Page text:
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CD4+ T Cells Play a Critical Role in Mediating Hypertension in Response to Placental Ischemia | OMICS International
ISSN: 2167-1095
Journal of Hypertension: Open Access
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CD4+ T Cells Play a Critical Role in Mediating Hypertension in Response to Placental Ischemia

Sarah Novotny, Kedra Wallace, Florian Herse, Janae Moseley, Marie Darby, Judith Heath, James Gill, Gerd Wallukat, James N Martin, Ralf Dechend and Babbette LaMarca*

Department of Obstetrics & Gynecology, University of Mississippi Medical Center, USA

*Corresponding Author:
Babbette LaMarca
Basic Sciences, MFM Thesis Director
Dept of Obstetrics & Gynecology, University of Mississippi Medical Center
2500 N State St, Jackson MS 39216, USA
E-mail: [email protected]

Received Date: March 21, 2013; Accepted Date: June 14, 2013; Published Date: June 17, 2013

Citation: Novotny S, Wallace K, Herse F, Moseley J, Darby M, et al. (2013) CD4+ T Cells Play a Critical Role in Mediating Hypertension in Response to Placental Ischemia. J Hypertens 2:116. doi:10.4172/2167-1095.1000116

Copyright: © 2013 Novotny S, et al. This is an open-access article distributed under the terms of the Creative Commons Attribution License, which permits unrestricted use, distribution, and reproduction in any medium, provided the original author and source are credited.

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Abstract

Similar to preeclamptic women, hypertension in the chronic Reduced Uterine Perfusion Pressure Rat Model Of Preeclampsia (RUPP) is associated with increased CD4+ T cells, cytokines, sFlt-1 and agonistic autoantibodies to the AngII receptor (AT1-AA). We examined the effect inhibition of T cell co-stimulation in RUPP rats treated with (A) (abatacept, 250 mg/kg, infused i.v. at gestation day 13), on hypertension and sFlt-1, TNF-α and AT1-AA. RUPP surgical procedure was performed on day 14. On day 19 MAP increased from 94+2 mmHg in Normal Pregnant (NP) to 123 ± 3 mmHg in RUPP control rats. This response was attenuated by Abatacept, MAP was 104 ± 2 mmHg in RUPP ± A, and 96 ± 2 mmHg NP ± A. Percent circulating CD4+ T cells were 66 ± 3% in RUPPs compared to 55 ± 3% NP rats (p<0.04) but were normalized in RUPP ± A rats (54 ± 3%). The twofold increase in TNF alpha seen in RUPPs (277 ± 47 pg/ml) was decreased to 80 ± 18 pg/ml in RUPP+A. Placental sFlt-1 was reduced 70 % to 151 ± 28 in RUPP ± A compared 488 ± 61 pg/ml in RUPP (p<0.001). AT1-AA decreased from 20 ± 0.8 bpm in control RUPP to 6 ± 0.7 bpm in RUPP ± A. We next determined the effect of RUPP in causing hypertension in pregnant T cell deficient rats by examining MAP in NP (123 ± 5 mmHg) and RUPP athymic nude rats (123 ± 7 mmHg). In the absence of T cells, hypertension in response to placental ischemia was completely abolished. Collectively these data indicate that CD4+ Tcells in response to placental ischemia play an important role in the pathophysiology of hypertension associated with preeclampsia.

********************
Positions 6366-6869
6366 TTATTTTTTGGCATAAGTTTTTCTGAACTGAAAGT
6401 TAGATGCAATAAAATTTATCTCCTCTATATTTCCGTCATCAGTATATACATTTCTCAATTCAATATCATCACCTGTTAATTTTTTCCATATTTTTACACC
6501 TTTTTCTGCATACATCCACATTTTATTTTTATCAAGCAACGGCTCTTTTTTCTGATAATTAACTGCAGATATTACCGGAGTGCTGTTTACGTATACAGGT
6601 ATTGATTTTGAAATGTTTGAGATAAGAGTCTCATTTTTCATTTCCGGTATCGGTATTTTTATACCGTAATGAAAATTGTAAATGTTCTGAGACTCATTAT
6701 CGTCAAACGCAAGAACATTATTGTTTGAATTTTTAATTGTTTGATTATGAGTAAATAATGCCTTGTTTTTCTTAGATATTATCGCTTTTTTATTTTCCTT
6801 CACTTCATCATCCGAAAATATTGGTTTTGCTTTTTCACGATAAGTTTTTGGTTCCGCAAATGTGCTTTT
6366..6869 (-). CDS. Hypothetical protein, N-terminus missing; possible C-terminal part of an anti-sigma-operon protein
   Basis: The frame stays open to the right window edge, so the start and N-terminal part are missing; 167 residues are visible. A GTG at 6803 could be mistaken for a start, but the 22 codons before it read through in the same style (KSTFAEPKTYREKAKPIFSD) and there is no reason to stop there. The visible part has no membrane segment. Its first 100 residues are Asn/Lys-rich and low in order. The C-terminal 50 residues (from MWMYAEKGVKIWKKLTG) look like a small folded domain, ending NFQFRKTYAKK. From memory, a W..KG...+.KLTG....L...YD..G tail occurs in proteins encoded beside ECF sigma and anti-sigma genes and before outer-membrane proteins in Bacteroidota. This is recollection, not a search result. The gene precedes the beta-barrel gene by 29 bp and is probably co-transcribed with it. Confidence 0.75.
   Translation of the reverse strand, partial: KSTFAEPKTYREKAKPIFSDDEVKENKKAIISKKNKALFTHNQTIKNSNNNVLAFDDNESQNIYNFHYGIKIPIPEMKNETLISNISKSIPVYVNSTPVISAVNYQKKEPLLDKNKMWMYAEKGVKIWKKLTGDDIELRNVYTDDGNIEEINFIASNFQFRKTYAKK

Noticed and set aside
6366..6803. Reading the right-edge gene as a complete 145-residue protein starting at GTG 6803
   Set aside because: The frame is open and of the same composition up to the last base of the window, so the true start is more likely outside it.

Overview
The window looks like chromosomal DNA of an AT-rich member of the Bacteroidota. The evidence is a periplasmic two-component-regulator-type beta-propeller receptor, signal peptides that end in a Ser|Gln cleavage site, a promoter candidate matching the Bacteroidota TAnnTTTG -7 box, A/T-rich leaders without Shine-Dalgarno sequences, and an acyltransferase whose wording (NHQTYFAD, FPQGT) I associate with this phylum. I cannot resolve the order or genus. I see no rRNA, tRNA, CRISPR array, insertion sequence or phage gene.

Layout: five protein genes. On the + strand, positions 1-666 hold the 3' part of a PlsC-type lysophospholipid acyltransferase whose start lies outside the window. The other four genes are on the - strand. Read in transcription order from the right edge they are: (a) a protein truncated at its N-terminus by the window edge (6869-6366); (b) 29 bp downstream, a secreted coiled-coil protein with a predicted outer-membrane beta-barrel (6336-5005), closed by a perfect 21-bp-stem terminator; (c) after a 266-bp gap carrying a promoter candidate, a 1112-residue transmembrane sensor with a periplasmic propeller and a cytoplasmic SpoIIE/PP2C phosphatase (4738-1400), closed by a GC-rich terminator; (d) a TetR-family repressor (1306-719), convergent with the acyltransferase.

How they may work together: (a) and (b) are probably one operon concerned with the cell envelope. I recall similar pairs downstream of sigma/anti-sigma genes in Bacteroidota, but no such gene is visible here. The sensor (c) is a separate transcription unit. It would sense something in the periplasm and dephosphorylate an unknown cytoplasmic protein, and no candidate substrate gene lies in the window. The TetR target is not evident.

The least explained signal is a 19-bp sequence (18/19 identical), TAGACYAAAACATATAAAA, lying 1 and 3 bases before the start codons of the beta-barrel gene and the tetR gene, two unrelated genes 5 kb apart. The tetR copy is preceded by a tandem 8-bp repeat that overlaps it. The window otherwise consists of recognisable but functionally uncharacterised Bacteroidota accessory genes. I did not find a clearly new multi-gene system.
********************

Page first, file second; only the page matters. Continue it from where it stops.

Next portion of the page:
Keywords

Hypertension; Preeclampsia; Placental ischemic insult

Introduction

Preeclampsia is a devastating disease of pregnancy affecting 5-7% of all pregnancies in the US [1,2]. While preeclampsia remains a significant contributor to maternal deaths, it is also a great cause of perinatal morbidity. For many patients, this disease is associated with devastating effects underscored by severe maternal morbidity. While the manifestations of preeclampsia do not appear until 20 weeks gestation, the disease process is hypothesized to begin at implantation [3-7]. During a normal pregnancy the invading trophoblasts remodel the uterine spiral arterioles creating a low resistance system allowing for increased blood volume delivery. When trophoblastic invasion is shallow, the arteriolar remodeling is blunted and the vascular resistance remains high, oxygenated blood flow is decreased and placental ischemia results. In addition to the fetal effects of impaired growth, placental ischemia has been shown to result in the production of vasoactive peptides and inflammatory cytokines [8-10]. These findings have been verified in the Reduced Uterine Perfusion Pressure (RUPP) model of preeclampsia, where pregnant rats that have surgically induced placental ischemia have elevated levels of circulating TNF-α, IL-6, IL-17, and sFlt-1 [8-13].